The growing pressure on advice firms to consider how best to use digital within their operating models is not new. Efforts to attract the mass market, expectations of younger investors and the need to reduce costs have all formed pressures to date. Many firms have been reluctant to adopt the technology due to uncertainties around client trust and losing relationships gained through face-to-face meetings.
The Covid-19 pandemic has caused a shift in the general population’s view of adopting technology within their day-to-day lives. The use of video calls and digital apps has become the new normal, used for social events and family gatherings across all generations. There has also been a growing interest in the health of savings and investments as uncertainty grows around the lasting economic impact of Covid-19.
The level of uncertainty around this “new normal” has forced firms to consider adapting their business models to a socially distanced society if they want to survive. There is value in drawing on ideas from firms across industries whose business models have been recognised as delivering excellent client experience prior to the pandemic and who have also been resilient to Covid-19. This is no different for advice firms and could also pose a prime opportunity to transform the advice industry and bridge the advice gap.
Some key areas of focus for advice firms considering a digital hybrid advice model include:
- Opportunities to use technology to make productivity gains and reduce the cost to serve
- Long-term impacts of responses to Covid-19 on their operating model
- How to capitalise on technology to simplify historically complex areas such as risk and compliance
Firms must consider both the opportunities and risks which adopting technology such as Video Conferencing, Natural Language Processing and Artificial Intelligence can bring. The problem of generalist tools not suitable for the advice journey is no longer an issue. There has been a great amount of innovation in this space with firms such as Aveni developing solutions specifically for financial advice firms. Actions taken now will create winners and losers in the industry and it is time for advice firms who have historically relied on face-to-face client meetings to act now and create new opportunities.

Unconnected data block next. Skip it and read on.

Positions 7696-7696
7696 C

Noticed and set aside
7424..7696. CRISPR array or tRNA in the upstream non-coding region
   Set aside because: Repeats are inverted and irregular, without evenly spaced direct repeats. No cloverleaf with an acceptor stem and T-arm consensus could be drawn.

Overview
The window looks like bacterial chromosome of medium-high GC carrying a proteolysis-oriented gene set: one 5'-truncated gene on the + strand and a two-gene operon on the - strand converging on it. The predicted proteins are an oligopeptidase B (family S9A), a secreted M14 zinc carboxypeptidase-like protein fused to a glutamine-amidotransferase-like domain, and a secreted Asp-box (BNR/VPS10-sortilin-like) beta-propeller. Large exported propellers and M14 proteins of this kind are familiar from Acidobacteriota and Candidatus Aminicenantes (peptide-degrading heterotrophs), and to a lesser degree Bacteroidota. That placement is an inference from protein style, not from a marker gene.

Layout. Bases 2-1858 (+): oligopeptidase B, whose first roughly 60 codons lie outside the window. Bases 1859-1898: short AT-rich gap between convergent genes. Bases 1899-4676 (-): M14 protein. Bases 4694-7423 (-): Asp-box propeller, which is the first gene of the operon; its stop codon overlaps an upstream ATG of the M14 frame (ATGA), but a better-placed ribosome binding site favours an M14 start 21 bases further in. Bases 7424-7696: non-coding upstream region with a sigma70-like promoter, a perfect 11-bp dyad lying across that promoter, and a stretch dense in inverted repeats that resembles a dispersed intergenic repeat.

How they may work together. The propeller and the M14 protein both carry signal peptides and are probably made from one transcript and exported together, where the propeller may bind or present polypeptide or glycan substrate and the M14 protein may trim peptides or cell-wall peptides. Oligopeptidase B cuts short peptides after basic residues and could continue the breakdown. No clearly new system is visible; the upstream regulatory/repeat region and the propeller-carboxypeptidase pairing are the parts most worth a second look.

“Opportunity in the midst of a crisis”. We are all familiar with the saying, yet with the health, economic and social impacts of Covid-19 becoming clear, financial advisers could be forgiven for wondering what the opportunity is.
Almost overnight, the majority of financial advisers became digital. The widespread adoption of Video Conferencing (VC) as the primary tool for client service is a genuine gamechanger for the industry. Using VC technology can:
- Reduce the cost to serve
- Increase operational efficiency
- Improve compliance and dispute resolution
- Enable expansion beyond immediate geographies
- Increase appeal to the next generation of wealth
- Introduce new VC-only channels at new price points
Gains in productivity through adopting technology have often been offset by the increasing complexity of delivering advice due to factors such as compliance, product or client needs. This time it will be different. The widespread adoption of VC is not just a method of connecting with clients, it is an enabler of new technologies such as Machine Learning and Natural Language Processing that can deliver transformational change.
From VC to “VC for Advisers”
It is likely that features designed for specific industries will begin to emerge as VC solutions transition to ‘Digital Service’ solutions. Secure document sharing, digital signatures, assisted fact finds and annual reviews could be integrated into a single VC-based service proposition. It is clear that technology provides the opportunity for a seamless end-to-end digital advice journey.
As traditional advice models come under increasing pressure from challenger banks, Robo-advisers and digital-first solutions, the industry’s ability to adopt technology will define its future. The adoption of VC enables a wide range of Artificial Intelligence (AI) applications to augment human-delivered advice. The Human+ approach wraps technology around human interaction, whilst keeping the human at its core. AI technologies such as Natural Language Processing enable machines to understand and contribute to the advice process. AI can be used to onboard clients, automate administration, transcribe meetings, populate Client Relationship Management (CRM) systems and propose solutions. AI assistants can contribute live in meetings, offering prompts and monitoring risks (such as vulnerability) directly to the Adviser.
This technology and its application across financial advice is not a pipedream. Thanks to the adoption of VC, it is just around the corner. Firms such as Aveni have developed specific use cases for the financial advice industry using Artificial Intelligence, Machine Learning and Nature Language Processing to provide these opportunities in productivity.